SoundExchange spent $50,000 lobbying

Sep. 14, 2007 (Thomson Financial delivered by Newstex) —

WASHINGTON (AP) – A music industry group that plans to collect new higher royalty rates from online broadcasters for artists and record labels is fighting legislation that would overturn the new rates.

SoundExchange spent $50,000 in the first half of 2007 to lobby against Senate and House bills that would nullify the new payment system set by a three-judge copyright panel in March, according to a disclosure form posted online Sept. 7 by the Senate’s public records office.

The copyright panel established specific per-song rates, but SoundExchange has been negotiating a compromise with Internet radio stations, or Webcasters, and companies that stream music online.

Small Webcasters have said the new higher rates and fees would put many of them out of business, while larger companies, such as Yahoo Inc. (NASDAQ:YHOO) and Time Warner Inc.’s (NYSE:TWX) AOL, said their revenues would be significantly lowered.

In the meantime, lawmakers sympathetic to Webcasters introduced legislation — called the Internet Radio Equality Act — that would replace the new royalty system with one that they say is fairer to Webcasters.

The House measure, introduced by Reps. Jay Inslee, D-Wash., and Don Manzullo, R-Ill., has 142 co-sponsors. The Senate bill was introduced by Sens. Ron Wyden, D-Ore., and Sam Brownback, R-Kansas.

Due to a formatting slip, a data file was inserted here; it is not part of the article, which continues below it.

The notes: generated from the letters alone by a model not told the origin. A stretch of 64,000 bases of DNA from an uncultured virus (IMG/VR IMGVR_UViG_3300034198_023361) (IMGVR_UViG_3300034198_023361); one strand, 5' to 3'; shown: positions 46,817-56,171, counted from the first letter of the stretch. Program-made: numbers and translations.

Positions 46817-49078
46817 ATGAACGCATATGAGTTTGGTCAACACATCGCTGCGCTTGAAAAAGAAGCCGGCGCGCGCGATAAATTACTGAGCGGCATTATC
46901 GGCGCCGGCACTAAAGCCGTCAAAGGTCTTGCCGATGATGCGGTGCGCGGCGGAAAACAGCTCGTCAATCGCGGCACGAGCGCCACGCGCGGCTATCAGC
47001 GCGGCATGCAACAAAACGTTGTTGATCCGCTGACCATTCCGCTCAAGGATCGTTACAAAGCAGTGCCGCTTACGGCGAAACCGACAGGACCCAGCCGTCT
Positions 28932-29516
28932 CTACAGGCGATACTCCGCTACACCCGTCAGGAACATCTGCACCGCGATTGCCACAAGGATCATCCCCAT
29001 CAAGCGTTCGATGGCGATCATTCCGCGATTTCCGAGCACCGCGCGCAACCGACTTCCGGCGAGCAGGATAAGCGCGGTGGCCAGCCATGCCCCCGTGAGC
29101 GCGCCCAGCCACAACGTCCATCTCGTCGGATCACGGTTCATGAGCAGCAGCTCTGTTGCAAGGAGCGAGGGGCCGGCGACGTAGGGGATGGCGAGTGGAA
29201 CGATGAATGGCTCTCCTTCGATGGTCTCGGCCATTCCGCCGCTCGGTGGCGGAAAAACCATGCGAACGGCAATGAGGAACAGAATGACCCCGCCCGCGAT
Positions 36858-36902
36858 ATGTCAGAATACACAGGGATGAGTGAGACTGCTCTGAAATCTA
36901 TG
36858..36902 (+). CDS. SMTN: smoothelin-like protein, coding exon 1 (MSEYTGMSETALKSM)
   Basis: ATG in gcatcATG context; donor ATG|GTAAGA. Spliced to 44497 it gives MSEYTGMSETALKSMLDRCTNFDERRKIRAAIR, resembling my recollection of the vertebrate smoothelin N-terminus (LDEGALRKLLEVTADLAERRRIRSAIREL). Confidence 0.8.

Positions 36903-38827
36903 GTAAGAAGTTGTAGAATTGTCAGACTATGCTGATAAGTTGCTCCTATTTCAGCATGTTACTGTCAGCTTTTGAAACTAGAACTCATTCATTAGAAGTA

But Richard Ades, a SoundExchange spokesman, said the proposed legislation wouldn’t just set aside the new royalty system, it would cut royalties to artists by 75 percent.

‘What it would amount to is about a $100 million windfall for the 20 largest Webcasters,’ he said.

The new royalty system replaces a previous set of agreements that expired at the end of 2005. It affects anyone that streams music online, including National Public Radio and college radio stations.

The music industry and record labels, which have been hurt by lower sales of CDs, are seeking new revenue sources as they adapt to consumers’ changing listening habits.

SoundExchange distributes royalties to more than 20,000 recording artists and 3,500 record labels, including all the major recording companies.

Under a federal law enacted in 1995, lobbyists are required to disclose activities that could influence members of the executive and legislative branches. They must register with Congress within 45 days of being hired or engaging in lobbying.

Leave a Reply

Fill in your details below or click an icon to log in: Logo

You are commenting using your account. Log Out /  Change )

Google+ photo

You are commenting using your Google+ account. Log Out /  Change )

Twitter picture

You are commenting using your Twitter account. Log Out /  Change )

Facebook photo

You are commenting using your Facebook account. Log Out /  Change )


Connecting to %s

%d bloggers like this: